The activation of ubiquitin and related protein modifiers is catalysed by members of the E1 enzyme family that use ATP for the covalent self-attachment of the modifiers to a conserved cysteine. The Escherichia coli proteins MoeB and MoaD are involved in molybdenum cofactor (Moco) biosynthesis, an evolutionarily conserved pathway. The MoeB- and E1-catalysed reactions are mechanistically similar, and despite a lack of sequence similarity, MoaD and ubiquitin display the same fold including a conserved carboxy-terminal Gly-Gly motif. Similar to the E1 enzymes, MoeB activates the C terminus of MoaD to form an acyl-adenylate. Subsequently, a sulphurtransferase converts the MoaD acyl-adenylate to a thiocarboxylate that acts as the sulphur donor during Moco biosynthesis. These findings suggest that ubiquitin and E1 are derived from two ancestral genes closely related to moaD and moeB. Here we present the crystal structures of the MoeB-MoaD complex in its apo, ATP-bound, and MoaD-adenylate forms, and highlight the functional similarities between the MoeB- and E1-substrate complexes. These structures provide a molecular framework for understanding the activation of ubiquitin, Rub, SUMO and the sulphur incorporation step during Moco and thiamine biosynthesis.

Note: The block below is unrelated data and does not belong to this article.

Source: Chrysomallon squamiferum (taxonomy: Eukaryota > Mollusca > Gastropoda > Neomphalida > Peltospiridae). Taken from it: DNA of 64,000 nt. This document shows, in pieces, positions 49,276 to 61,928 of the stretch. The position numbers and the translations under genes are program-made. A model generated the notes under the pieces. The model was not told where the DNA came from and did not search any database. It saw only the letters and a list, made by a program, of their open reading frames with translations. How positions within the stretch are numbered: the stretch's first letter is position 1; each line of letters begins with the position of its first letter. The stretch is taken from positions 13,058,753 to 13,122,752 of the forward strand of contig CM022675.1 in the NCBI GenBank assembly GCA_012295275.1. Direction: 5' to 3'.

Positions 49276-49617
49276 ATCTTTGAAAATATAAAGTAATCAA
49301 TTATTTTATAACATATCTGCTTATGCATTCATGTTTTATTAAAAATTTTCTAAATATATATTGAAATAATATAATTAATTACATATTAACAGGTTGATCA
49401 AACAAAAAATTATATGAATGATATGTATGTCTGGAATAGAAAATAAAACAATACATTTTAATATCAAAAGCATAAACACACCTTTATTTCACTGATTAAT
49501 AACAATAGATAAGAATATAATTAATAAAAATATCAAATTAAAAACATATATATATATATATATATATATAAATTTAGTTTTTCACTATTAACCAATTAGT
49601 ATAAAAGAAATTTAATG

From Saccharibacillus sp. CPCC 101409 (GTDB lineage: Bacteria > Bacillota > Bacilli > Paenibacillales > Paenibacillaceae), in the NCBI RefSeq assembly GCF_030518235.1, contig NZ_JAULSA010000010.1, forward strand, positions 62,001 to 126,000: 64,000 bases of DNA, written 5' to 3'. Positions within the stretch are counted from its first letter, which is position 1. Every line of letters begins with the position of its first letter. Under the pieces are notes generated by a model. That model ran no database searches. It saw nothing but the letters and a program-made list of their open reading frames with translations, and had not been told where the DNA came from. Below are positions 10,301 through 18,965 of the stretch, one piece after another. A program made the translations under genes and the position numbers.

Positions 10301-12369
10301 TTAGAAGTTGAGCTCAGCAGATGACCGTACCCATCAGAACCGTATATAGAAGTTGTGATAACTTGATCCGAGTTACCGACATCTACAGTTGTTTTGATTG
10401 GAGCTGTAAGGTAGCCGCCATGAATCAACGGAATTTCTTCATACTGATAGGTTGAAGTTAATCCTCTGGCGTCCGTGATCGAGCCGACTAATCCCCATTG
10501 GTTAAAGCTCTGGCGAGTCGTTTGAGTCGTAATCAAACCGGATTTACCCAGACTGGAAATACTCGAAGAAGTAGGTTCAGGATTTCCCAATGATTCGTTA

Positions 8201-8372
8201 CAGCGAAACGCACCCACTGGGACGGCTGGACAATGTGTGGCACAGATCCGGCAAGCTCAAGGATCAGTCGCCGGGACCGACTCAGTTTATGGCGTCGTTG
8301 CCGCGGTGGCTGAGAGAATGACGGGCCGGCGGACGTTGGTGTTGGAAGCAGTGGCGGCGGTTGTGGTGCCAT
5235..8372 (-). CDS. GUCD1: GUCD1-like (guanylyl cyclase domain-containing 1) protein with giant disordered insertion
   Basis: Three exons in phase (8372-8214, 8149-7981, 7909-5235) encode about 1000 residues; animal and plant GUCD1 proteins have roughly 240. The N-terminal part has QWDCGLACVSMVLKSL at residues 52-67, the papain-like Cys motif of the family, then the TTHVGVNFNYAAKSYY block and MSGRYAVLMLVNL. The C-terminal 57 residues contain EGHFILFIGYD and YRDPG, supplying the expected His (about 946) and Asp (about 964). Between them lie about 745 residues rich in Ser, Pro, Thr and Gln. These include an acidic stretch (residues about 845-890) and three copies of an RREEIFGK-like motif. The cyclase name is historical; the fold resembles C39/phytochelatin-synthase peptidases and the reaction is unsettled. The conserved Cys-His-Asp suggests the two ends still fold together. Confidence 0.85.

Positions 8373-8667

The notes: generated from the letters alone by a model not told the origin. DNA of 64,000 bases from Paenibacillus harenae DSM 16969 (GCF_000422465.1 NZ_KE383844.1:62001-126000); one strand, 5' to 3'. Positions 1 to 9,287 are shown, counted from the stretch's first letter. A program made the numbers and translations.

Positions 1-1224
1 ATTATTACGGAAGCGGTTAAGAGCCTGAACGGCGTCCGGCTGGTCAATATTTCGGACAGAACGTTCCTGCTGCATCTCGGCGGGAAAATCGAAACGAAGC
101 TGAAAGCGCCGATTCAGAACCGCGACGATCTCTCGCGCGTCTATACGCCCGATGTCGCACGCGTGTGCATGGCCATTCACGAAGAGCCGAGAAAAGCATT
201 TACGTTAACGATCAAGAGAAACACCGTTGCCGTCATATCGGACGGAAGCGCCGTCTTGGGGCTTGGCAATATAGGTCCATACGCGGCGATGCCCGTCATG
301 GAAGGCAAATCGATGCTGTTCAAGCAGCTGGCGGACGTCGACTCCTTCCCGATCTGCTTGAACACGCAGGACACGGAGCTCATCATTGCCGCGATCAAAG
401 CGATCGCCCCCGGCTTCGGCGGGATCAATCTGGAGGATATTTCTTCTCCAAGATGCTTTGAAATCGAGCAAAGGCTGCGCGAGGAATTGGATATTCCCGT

|Evidence ID||Analyze ID||Interactor||Interactor Systematic Name||Interactor||Interactor Systematic Name||Type||Assay||Annotation||Action||Modification||Phenotype||Source||Reference||Note|
|Evidence ID||Analyze ID||Gene||Gene Systematic Name||Gene Ontology Term||Gene Ontology Term ID||Qualifier||Aspect||Method||Evidence||Source||Assigned On||Reference||Annotation Extension|
|Evidence ID||Analyze ID||Gene||Gene Systematic Name||Phenotype||Experiment Type||Experiment Type Category||Mutant Information||Strain Background||Chemical||Details||Reference|
|Evidence ID||Analyze ID||Regulator||Regulator Systematic Name||Target||Target Systematic Name||Experiment||Conditions||Strain||Source||Reference|